Cailey Rizzo
February 15, 2018

Floating over the southeast U.S. is a thing called a “warming hole" — and it's not what it sounds like.

Despite the rest of the planet increasing in average temperature because of global warming, according to a Dartmouth study released Tuesday, there is an anomaly called the “U.S. warming hole” where temperatures are actually getting cooler.

Courtesy of Trevor Partridge/Dartmouth

The study believes that in the late 1950s, the jet stream over the U.S. became “wavier,” thus causing the polar vortex to cool down the Southeast U.S. While average global temperatures have increased about 1 degree Fahrenheit since 1958, that number has decreased by 1.2 degrees Fahrenheit in the “warming hole” during that same period.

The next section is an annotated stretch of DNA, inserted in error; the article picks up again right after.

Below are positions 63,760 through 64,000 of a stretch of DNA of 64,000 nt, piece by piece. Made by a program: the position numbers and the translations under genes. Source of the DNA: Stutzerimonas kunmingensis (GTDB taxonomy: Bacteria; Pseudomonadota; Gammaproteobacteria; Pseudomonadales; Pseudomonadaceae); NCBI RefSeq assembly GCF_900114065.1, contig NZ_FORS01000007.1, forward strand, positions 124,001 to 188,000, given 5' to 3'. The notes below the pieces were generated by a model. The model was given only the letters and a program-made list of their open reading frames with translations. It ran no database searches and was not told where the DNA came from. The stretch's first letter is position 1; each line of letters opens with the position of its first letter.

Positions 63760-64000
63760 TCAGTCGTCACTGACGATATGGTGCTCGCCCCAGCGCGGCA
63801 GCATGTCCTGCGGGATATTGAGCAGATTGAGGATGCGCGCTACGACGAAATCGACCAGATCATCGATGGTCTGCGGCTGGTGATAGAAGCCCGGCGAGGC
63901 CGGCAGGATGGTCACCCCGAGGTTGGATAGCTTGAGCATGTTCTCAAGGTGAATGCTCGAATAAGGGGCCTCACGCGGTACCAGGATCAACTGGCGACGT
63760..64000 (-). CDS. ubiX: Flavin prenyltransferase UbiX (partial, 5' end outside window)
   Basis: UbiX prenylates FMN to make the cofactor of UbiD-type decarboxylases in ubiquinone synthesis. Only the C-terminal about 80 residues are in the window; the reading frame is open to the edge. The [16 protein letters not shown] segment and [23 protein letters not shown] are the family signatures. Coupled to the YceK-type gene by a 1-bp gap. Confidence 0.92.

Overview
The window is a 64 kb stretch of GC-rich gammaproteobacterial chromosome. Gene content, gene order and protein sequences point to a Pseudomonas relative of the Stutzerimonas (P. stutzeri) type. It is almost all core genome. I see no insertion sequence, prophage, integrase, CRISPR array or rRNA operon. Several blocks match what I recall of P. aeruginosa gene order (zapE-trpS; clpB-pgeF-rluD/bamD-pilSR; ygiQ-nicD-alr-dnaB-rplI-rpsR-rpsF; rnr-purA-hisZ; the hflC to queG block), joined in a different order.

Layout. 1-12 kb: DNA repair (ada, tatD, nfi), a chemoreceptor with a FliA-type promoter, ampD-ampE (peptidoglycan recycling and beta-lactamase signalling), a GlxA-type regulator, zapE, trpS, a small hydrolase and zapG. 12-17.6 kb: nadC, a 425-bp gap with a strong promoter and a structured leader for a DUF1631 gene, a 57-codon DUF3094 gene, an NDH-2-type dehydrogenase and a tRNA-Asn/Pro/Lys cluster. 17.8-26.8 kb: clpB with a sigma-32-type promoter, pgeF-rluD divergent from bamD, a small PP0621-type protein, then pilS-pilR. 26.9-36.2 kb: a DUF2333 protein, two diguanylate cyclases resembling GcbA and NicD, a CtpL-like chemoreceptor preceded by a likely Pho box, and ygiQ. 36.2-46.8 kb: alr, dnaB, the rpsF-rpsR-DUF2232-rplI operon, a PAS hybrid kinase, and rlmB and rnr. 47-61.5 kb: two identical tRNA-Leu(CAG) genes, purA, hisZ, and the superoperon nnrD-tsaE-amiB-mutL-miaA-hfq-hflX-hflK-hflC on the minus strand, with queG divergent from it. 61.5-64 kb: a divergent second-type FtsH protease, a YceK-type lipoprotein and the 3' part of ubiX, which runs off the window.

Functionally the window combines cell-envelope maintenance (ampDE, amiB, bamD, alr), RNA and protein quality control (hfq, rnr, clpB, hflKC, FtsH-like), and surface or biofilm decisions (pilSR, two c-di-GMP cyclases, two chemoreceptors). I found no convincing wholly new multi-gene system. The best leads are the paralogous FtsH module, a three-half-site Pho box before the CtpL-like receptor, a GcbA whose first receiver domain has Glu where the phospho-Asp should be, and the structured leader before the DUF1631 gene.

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During winter and spring, the warming hole floats over the southeast part of the country, resulting in cooler temperatures as “the polar vortex allows arctic air to plunge into the region,” according to the study. During the summer, the warming hole moves north to the Midwest, causing lower temperatures there.

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“The recent extreme cold snaps in the Southeast, which seem counterintuitive to global warming, may be related to the U.S. warming hole," Trevor F. Partridge, a graduate student in earth sciences at Dartmouth and the study's lead author, said.

January’s winter storms Hunter and Inga — which passed across southeast states like Kentucky, Tennessee, and northern Alabama — are perhaps the most recent and telling examples of the “winter warming hole.”

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